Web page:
Some scattered thoughts on "Boredom as chance".
1. Learning from Bergson means learning making distinctions.
Bergson distinguishes between essential and gradual distinctions.
A memory is essentially different from a perception.
I call this distinction a pre-analytic insight.
First (historically), because this book appeared before Freud's "Interpretation of Dreams" (1900), which in a sense will be fundamental to what will later be called psychoanalysis.
Bergson uses a problematic concept of the "unconscious," closely linked to a philosophy of consciousness from which the discourse around the "unconscious" will later break away. The unconscious, for Bergson, is the powerless of perception for it is outside of consciousness, the experiencing and feeling agency of the living being. Powerful, for Bergson, are sensations, not the unconscious.
Pre-analytically, on the other hand (structurally), because there is a discourse that aims at distinctions and therefore recognizes as necessary in experience the interweaving/confusion of given perceptions and memories.
But because conversely the immediate indistinguishability of memory and perception does not exclude their principled distinguishability, I call Bergson's insights pre-analytic.
However, I consider pre- and post-analytic insights as gradually distinctive.
2. Bergson aims at a philosophy of experience, with intuition as its central method.
Direct experience is to be drawn, Bergson says, "above that decisive turning point at which it bends toward our usefulness, becomes human experience in the proper sense." The method of intuition does not seek experience for a predetermined use, following an intention, but wants to open the encounter with the "new": the unknown.
It is the need for immediacy and authenticity of perception that elsewhere Adorno critiques and which Bergson, in short, accuses of involuntarily restoring the lost sense of late bourgeois irrationalism with his "intuition as method." Adorno locates Bergson's method in a social context blinded by capitalism (see "Zur Metakritik der Erkenntnistheorie", Suhrkamp 1990)
3. Perception means standstill
At this point Bergson's ideas transfer into some thoughts on boredom.
Boredom is a concept that can be located in a discourse of everyday experience and associated with phenomena of disinterest, passive aggression, grief, and more, without becoming identical with them.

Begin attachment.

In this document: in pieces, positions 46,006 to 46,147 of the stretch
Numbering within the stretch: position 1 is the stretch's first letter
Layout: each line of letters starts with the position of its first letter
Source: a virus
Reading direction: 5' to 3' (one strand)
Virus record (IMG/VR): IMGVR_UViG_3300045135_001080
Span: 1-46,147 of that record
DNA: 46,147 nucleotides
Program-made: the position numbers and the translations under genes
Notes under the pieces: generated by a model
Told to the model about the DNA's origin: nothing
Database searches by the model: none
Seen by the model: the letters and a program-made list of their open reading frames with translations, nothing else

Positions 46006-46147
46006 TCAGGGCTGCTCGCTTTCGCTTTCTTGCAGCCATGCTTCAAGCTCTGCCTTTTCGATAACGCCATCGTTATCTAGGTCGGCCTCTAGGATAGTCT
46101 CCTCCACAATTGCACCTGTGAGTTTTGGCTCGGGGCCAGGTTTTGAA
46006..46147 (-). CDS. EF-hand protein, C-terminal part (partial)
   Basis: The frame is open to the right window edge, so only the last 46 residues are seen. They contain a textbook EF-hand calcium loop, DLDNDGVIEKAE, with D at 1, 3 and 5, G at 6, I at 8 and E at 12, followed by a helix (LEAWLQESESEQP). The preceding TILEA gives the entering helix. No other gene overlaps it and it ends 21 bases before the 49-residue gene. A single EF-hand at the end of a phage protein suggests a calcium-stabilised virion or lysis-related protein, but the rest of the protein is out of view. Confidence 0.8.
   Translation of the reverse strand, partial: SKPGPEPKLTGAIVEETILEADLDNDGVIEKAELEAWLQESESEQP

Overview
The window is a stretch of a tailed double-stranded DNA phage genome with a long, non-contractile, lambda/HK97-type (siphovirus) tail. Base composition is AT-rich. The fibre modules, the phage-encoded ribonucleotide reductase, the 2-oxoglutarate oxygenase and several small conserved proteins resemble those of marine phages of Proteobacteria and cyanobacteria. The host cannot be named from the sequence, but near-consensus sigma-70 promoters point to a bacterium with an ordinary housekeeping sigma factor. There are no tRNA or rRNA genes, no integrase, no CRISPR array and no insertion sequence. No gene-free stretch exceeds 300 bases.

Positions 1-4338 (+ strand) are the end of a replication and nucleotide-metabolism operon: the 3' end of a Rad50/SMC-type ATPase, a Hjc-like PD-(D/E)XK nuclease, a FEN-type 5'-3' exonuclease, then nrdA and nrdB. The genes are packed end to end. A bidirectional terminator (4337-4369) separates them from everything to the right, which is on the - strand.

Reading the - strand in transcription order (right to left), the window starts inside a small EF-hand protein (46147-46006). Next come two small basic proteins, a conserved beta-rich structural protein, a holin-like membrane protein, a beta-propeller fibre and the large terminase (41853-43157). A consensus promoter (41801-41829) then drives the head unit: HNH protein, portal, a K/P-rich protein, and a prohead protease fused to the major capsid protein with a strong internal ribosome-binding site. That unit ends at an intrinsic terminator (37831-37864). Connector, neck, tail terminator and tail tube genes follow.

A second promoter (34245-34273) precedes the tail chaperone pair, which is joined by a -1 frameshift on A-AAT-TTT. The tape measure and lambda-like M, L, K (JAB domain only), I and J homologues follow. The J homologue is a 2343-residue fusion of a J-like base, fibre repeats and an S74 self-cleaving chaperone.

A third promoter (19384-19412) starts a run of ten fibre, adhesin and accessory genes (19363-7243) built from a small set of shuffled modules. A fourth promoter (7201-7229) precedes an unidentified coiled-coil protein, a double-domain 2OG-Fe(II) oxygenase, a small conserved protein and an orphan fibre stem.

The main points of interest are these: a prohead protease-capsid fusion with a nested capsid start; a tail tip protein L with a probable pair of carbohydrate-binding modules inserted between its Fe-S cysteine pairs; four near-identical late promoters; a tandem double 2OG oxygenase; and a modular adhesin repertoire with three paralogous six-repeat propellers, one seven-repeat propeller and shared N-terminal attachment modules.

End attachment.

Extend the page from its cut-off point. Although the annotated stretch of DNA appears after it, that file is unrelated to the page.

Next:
In contrast to the French "ennui" or the English "boredom", the German word "Langeweile" emphasizes a temporal aspect of experience. To find something boring is to spend "too much" time with something.
Boredom suggests a measurelessness in experience, something ongoing becomes tiresome, something that would be bearable or enjoyable in the right measure becomes "too much" in becoming boring and possibly incompatible with my sense of pleasure. Boredom is a "too much" of time and at the same time a "too little" of pleasure. Boredom is thus not only excess and expenditure, but represents a silent discourse of desire.
Perception, for Bergson, is a function of action, precedes it, and occupies a certain duration. Even the smallest perception takes duration - the reading of a letter, its recognition, to the act of pronunciation. More complex perceptions require a longer duration, more stillness.
When this standstill lasts too long, when the object of my perception slips away, I speak of boredom. I am confronted with the emptiness in standstill.
Paradoxically, I also have this experience of boredom in the midst of the overload of my everyday life; overloaded with information and tasks. Boredom is widespread and there are countless reactions and responses to it, not the least of which is represented by the film industry. My everyday life can be described as a system of organized responses to boredom.
Boredom, understood in the sense of the standstill that prepares the action, is a container of condensed possibilities. The hesitation, the procrastination, the stalling of speech, all these phenomena are already known from the confrontations of the possible with standstill. In boredom, however, a space for action virtualizes itself.
I propose to speak of boredom as a chance and to work with it in this sense.
The thirty-minute video is a walkthrough of a virtual mapping (mindmap) of Bergson's work "Matter and Memory" (1896).
The maps were created during the first Corona Lockdown from March to June 2020.